a home cook with notions & an appetite
I actually got beets in my CSA basket two weeks ago, but you know what happens when you forget to trim the greens off of your beets and throw them into a bag and suck out the air? Yeah, they go mushy and icky.
Luckily, I had three decent beets ready for the picking in my own garden. First things first, I needed to roast these beets. I cut the two larger ones in half and roasted them for about 40 minutes in a 350 degree oven with olive oil, salt and pepper:
Once the beets were done roasting, they were easy peeling and a quick dice:
Now onto the details of how I arrived at a pasta dish that sounded like a great way to highlight beets without relegating them to a pickle or side dish. I first stumbled across Marquita Farm’s beet page. A fantastic collection of beet recipes. Their recipe for Whole Beet Pasta Sauce was attributed to Kitchen Garden Magazine which is a UK title. In the US, the magazine is now the website Vegetable Gardner and they do have the recipe on their site. And that’s how we get to this recipe.
The ingredients as I cooked with them (there was a lot more oil, pasta & cheese in the original than I thought was necessary – and I could have cut back even more on the oil in the end):
With the beets roasted (and my hands thoroughly washed and the cutting board scrubbed of beet juice), the oven still had a job to do in roasting the pine nuts at 350 degrees for 10 minutes. While the pine nuts were roasting, I had time to juice the lemon and lime until I had about half a cup of citrus.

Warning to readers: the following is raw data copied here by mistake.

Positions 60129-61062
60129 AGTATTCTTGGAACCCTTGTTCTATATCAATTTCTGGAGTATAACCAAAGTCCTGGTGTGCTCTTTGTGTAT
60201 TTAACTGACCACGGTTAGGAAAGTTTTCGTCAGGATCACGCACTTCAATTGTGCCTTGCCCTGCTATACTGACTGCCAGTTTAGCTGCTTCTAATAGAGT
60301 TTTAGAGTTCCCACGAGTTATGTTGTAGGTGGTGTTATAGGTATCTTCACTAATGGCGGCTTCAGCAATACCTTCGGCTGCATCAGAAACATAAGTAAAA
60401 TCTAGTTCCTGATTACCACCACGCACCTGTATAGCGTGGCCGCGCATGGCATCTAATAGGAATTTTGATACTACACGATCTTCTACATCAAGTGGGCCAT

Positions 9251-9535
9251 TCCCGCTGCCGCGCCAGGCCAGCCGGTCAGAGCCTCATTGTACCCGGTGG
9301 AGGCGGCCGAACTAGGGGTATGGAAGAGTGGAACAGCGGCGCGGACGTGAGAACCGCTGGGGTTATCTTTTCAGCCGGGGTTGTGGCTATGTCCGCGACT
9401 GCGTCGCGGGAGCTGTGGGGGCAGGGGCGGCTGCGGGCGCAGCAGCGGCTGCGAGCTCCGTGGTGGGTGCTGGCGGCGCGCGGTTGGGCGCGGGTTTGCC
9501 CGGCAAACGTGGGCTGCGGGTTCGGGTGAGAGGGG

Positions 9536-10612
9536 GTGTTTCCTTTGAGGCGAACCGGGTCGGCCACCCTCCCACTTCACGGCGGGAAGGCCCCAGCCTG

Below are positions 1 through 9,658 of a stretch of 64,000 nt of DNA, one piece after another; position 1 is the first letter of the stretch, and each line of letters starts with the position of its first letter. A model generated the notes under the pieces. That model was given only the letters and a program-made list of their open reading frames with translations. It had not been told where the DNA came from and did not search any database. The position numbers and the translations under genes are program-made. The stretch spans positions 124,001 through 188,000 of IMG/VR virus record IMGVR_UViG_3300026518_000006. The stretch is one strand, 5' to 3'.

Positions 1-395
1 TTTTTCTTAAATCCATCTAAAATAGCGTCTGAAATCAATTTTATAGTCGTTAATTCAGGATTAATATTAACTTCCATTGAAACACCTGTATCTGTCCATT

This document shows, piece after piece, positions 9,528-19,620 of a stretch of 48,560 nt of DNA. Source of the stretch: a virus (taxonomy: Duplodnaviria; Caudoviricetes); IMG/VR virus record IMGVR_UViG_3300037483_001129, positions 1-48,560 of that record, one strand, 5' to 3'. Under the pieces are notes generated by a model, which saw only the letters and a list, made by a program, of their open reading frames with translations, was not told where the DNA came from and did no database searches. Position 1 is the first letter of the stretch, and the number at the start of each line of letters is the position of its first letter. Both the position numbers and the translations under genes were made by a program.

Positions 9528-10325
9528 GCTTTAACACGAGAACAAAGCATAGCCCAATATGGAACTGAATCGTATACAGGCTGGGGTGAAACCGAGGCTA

Did I mention the boiling water yet? The boiling, salted water, that is? Because that’s going on in the background as well. The rest of these steps don’t take very long, so my fettuccini was already cooking when these next steps started.
I heated the olive oil in a large Dutch oven over medium heat and added my garlic and let it go to town just until it started to turn. Once the garlic was on its way, I added the beets and orange/lime juice and cooked for a few minutes until the citrus reduced by half. (The smell? Amazing.) Next comes my favorite part of spinach magic – the pan wilt of a massive pound of spinach into a manageable and compact pile in less than 4 minutes. Between the spinach and beets, it’s like Christmas in August. So much so, that my pasta is also al-dente and ready to join the spinach-beet mixture along with the pine nuts. As you might notice from the photo, the citrus-beet sauce immediately dyes the fettuccine pink. The last step is for me to mix in some Gorgonzola which makes for a light cream sauce.
I could have eaten mounds and mounds of this pasta. It wasn’t the prettiest dish I’ve ever made, but between the citrus and spinach and the earthiness of the beets, pine nuts and the bridge of tart and earth that Gorgonzola brings to the mix, this was just a party in every mouthful.